I’ve been a writer for as long as I could remember, and according to my parents, even longer than I could remember, as I’ve often been told the story of a toddler me attempt to replicate the alphabet I saw in my books, long before proper schooling. I credit this to a creative mind that was never able to think of another medium for expressing my ideas. I believe this is because for many of us, writing is one of the earliest forms of expression learned that can allow for ideas to be saved and to be revisited at a later date. With verbally expressing an idea, that idea can disappear into the void, but the written word offers a permanency to an idea that appealed to me at a young age. Thus, I gravitated to reading and writing as a hobby at a very young age, to better learn the art. Despite my hobby though, I never really had anyone to look up to when it came to reading and writing. Of course, my parents encouraged my interests, but they didn’t share them either. Instead, I found it was mostly my teachers over the years that encouraged me to pursue writing. I looked forward to creative writing projects and always secretly hoped the teacher would choose my story to read aloud to the class. Reading logs meant an excuse to read for hours, and I still remember my mother scolding me as a child to not neglect the rest of my homework, but throughout my school years, the addiction to writing was only further fueled.
The addiction to recording ideas was mostly in the form of story telling. As a serial daydreamer, I’ve spent years and years coming up with stories and characters that I wanted to read about. Those ideas existed only in my mind, and I soon realized that the only way to read about those adventures was to write them down myself. I still do this today, with boxes of journals to prove it.
However, this prolific behavior does not expand into academic writing as I have grown. This is because I have always associated academic writing with a set form whether it be MLA, APA, or anything in between. I remember my writing that was once praised was now deemed unorganized, and being given a format to follow. The format struck me as boring and tedious from the very beginning. Consequentially, I retreated into writing stories and abandoning the academic aspects of writing, despite my passion for it outside of the classroom. In my eyes, a form and outline is limiting to writing rather than a form of organization, and I saw my writing quality suffer as consequence for it. I won’t deny organization is imperative to make writing readable, but that does not mean it has to be constricting to a person’s writing and different forms should be encouraged when it comes to writing, no matter one’s age or standing.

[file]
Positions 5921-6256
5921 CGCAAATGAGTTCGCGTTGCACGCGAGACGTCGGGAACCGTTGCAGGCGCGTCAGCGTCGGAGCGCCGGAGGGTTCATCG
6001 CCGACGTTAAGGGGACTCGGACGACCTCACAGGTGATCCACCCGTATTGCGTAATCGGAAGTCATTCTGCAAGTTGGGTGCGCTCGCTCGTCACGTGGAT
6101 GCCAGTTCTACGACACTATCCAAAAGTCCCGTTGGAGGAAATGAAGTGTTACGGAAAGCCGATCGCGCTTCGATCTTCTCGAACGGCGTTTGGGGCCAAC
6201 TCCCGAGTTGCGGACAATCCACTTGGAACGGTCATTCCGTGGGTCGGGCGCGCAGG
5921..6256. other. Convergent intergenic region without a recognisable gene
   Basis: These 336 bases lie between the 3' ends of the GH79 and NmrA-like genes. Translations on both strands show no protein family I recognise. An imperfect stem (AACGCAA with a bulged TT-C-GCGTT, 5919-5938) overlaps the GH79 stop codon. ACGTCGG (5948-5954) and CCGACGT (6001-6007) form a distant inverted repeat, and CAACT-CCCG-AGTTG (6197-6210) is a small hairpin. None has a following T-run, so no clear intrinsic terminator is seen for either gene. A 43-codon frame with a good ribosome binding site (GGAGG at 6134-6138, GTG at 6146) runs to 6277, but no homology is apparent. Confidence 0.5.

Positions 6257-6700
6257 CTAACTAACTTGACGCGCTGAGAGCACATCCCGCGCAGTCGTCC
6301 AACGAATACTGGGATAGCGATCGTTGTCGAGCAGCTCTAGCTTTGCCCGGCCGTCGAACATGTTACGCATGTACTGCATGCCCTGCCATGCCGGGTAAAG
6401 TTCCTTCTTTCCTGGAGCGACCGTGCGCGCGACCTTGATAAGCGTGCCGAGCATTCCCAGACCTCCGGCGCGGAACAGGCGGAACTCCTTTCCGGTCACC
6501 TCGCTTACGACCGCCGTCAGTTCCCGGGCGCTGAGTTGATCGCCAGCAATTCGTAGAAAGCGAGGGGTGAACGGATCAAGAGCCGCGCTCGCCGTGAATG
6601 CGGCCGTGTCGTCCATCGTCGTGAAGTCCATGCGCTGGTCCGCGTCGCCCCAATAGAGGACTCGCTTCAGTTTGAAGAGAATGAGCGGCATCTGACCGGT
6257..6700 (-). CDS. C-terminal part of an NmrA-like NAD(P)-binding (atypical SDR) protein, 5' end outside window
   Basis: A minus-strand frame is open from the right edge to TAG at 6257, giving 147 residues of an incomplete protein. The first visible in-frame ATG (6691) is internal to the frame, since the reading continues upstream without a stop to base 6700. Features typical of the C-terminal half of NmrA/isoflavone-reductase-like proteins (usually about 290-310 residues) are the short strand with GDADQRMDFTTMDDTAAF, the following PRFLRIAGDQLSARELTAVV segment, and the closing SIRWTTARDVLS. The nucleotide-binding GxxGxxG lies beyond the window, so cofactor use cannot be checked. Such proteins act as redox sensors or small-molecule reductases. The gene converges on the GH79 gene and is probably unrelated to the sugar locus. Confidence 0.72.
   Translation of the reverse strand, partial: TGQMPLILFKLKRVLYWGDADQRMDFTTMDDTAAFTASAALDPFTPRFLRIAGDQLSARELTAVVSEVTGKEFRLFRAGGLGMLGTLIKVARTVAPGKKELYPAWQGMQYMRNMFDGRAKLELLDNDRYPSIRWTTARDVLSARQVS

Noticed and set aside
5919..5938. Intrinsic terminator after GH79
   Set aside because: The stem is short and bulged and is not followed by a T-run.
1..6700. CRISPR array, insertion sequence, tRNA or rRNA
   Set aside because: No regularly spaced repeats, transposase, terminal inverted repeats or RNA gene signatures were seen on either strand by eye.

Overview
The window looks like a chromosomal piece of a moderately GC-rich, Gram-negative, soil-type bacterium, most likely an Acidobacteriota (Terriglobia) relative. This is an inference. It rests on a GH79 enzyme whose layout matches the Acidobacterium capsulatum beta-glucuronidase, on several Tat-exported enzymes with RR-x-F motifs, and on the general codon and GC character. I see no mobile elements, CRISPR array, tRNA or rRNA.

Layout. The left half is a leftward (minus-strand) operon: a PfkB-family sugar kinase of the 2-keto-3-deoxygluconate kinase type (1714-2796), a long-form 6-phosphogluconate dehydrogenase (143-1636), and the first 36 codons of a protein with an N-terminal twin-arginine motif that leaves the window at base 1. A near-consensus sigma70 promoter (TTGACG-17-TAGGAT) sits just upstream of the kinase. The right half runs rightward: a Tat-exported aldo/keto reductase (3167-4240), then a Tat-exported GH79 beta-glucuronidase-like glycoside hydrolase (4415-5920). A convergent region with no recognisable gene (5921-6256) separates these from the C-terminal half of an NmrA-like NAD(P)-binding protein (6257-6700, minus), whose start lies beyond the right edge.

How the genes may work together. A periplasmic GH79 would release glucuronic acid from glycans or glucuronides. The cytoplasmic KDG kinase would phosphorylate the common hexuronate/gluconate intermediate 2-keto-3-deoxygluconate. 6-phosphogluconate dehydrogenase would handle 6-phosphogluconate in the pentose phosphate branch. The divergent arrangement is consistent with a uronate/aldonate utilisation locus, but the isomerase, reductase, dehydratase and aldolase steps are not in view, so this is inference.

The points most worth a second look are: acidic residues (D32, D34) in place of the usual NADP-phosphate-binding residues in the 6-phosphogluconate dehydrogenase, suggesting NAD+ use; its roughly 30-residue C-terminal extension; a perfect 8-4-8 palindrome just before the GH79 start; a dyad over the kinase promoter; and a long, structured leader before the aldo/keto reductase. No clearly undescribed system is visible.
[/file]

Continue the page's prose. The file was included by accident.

Still, this negative association has not put a damper on my love of writing. As I type this, I have a notebook on the side that I’m using to jot my latest story idea down, and in my purse sit two other notebooks for whatever idea comes to mind. I can even say one of my proudest moments is finishing the first draft of a novel over the course of a single month, and I hope one day all this creative writing and daydreaming can come to fruition.
However, notebooks are not my only tools for writing. Like most people in class, I have my own personal laptop to save all my writing on, but I also have knowledge of a lesser known tool: dragon learning. This is as a thanks to my current job of transcribing phone calls for the hard of hearing when typing with the conversation makes it impossible to keep up. I am unsure if anyone in class has a use for such a tool, but should anyone find it useful, I can be able to show them the ropes, and I’d be happy to help.
For now though, I will simply focus on gathering as much knowledge as I can on writing and the English language and see where that takes me in the near future. My hope for the near future is that this class can help bring me back to the days when a writing assignment in class was met with excitement, rather than dread and procrastination. I still have hope there at least.